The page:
Originally published in 1987. It has been questioned whether management theory can offer viable insights for education, largely because, unlike many other institutions, there is no exclusive managerial structure in schools - the roles of the teacher and manager are inextricably linked. This dual role usually even includes the head of a school. Nevertheless, some schools seem to be more effective than others. This book argues that, although teaching and managing are inseparable, they are not necessarily indistinguishable activities and that important non-teaching roles can be identified through critical analysis of practice in different educational contexts. The first section describes developments in organisational theory that are producing useful models for school life and also for other comparable areas in the public sector, such as health, the police and local government. The second section examines the actual processes of management in context by analysing how leadership, planning, decision-making and communication operate in real situations.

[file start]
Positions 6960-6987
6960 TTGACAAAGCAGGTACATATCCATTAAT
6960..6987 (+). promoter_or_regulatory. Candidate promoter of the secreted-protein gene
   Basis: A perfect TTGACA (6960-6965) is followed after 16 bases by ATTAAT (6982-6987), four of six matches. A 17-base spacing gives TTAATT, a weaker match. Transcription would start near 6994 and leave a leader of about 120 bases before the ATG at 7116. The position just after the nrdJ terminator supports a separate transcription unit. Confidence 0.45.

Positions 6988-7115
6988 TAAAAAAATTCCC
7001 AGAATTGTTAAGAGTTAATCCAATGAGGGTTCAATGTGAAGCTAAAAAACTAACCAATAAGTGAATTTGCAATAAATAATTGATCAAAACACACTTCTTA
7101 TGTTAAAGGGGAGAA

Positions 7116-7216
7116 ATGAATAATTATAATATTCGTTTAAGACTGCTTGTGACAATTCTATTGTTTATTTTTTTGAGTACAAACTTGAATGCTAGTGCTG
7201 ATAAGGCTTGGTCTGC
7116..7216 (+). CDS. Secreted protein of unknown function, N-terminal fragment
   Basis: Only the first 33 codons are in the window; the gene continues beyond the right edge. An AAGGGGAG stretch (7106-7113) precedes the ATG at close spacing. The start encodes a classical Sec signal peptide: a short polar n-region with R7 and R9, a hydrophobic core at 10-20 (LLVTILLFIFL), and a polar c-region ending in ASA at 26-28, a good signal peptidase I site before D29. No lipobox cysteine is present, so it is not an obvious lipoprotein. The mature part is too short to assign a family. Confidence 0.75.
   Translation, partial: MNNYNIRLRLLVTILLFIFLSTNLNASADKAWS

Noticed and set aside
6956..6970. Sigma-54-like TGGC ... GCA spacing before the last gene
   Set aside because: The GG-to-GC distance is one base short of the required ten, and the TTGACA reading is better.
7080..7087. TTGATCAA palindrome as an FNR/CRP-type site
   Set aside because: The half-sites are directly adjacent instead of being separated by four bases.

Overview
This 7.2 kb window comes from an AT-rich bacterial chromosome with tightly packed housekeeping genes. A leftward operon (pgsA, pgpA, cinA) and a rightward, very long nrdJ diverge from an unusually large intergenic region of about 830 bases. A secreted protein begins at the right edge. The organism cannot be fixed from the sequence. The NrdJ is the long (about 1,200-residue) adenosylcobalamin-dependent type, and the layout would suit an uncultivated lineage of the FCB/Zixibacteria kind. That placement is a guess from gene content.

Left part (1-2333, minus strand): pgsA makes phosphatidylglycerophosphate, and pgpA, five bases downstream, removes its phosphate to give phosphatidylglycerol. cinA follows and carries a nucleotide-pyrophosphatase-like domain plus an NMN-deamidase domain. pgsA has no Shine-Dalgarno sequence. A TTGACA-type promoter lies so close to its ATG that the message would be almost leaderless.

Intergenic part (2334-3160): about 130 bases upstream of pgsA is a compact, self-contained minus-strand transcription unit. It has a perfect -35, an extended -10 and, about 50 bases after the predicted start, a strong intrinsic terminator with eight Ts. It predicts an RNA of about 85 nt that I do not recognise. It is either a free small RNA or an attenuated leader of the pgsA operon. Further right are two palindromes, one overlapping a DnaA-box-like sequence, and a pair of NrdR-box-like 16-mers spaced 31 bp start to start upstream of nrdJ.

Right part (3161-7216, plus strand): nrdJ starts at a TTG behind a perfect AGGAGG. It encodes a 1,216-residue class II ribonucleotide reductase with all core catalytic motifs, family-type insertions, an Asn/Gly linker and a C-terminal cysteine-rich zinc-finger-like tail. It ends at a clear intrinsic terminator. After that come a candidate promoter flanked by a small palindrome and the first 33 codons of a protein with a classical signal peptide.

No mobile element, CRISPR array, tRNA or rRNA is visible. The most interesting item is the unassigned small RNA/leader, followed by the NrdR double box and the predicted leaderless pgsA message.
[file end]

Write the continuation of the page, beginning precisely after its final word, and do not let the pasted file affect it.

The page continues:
Table of Contents
Foreword. Preface. Introduction Part 1: The Contribution of Management Theory to Practice 1. The Beginnings of Management Theory 2. Parts in Relation to the Whole 3. Focus on Individuals and Groups 4. Can Theory Improve Practice? Part 2: Pervasive Processes in Schools 5. Devising 6. Deciding 7. Communicating 8. Influencing. Epilogue